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Flash Flood Forecast and Detection Methods

  • Robert S. Davis
Part of the Meteorological Monographs book series (METEOR)

Abstract

Flash floods occur within minutes or hours of excessive rainfall, a dam or levee failure, or a sudden discharge of water previously held upstream by an ice jam. Flash floods can carry large debris, rip out trees, destroy buildings and bridges, trigger catastrophic mud slides, and scrape out new channels. Rapidly rising floodwaters can attain heights exceeding 10 m (~30 ft). Most flood deaths are associated with flash floods. Most flash floods are caused by slow-moving thunderstorms, thunderstorms repeatedly moving over the same location, or excessive rainfall from hurricanes and other tropical systems. An examination of severe weather fatalities by Wood (1994) indicates that, since 1960, flash floods have killed more people in the United States (around 150 fatalities per year) than any other severe weather phenomena, including tornadoes and lightning (Graziano 1998). The problem is not limited to the United States; excessive rainfall and flash floods can occur anywhere in the world, as long as favorable meteorological and hydrological factors coexist.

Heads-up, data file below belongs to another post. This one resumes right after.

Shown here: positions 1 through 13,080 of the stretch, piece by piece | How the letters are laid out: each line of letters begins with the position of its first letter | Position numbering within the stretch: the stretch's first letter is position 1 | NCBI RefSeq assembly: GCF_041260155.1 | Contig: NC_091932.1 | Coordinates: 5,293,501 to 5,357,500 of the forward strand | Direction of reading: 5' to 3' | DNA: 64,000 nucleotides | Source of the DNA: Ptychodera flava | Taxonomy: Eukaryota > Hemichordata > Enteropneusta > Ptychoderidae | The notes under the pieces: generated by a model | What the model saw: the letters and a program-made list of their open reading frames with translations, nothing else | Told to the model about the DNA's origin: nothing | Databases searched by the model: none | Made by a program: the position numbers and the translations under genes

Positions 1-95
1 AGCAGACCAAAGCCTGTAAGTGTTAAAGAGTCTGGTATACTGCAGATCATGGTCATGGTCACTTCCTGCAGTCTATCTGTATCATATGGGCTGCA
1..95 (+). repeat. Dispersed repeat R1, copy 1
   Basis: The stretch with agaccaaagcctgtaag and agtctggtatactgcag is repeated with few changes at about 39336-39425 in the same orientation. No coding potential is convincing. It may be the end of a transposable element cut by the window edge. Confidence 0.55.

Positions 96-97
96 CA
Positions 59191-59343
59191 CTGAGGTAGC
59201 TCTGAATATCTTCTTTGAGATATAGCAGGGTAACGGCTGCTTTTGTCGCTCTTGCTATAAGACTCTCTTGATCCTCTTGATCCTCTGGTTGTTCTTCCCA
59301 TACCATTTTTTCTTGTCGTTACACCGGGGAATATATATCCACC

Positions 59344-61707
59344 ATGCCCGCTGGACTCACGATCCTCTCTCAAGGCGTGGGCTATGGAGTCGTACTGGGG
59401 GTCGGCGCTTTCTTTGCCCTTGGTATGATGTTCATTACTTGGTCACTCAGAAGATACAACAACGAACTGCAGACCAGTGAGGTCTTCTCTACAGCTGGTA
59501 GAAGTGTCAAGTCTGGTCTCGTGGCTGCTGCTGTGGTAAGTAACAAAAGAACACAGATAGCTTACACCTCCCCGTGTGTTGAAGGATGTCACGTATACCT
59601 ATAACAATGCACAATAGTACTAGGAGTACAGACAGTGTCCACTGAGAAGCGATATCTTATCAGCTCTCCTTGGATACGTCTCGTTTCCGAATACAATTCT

Keywords

Flash Flood Convective Available Potential Energy Rainfall Rate Vertical Wind Shear Creek Watershed 
These keywords were added by machine and not by the authors. This process is experimental and the keywords may be updated as the learning algorithm improves.

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Copyright information

© American Meteorological Society 2001

Authors and Affiliations

  • Robert S. Davis
    • 1
  1. 1.National Weather Service Forecast OfficePittsburghUSA

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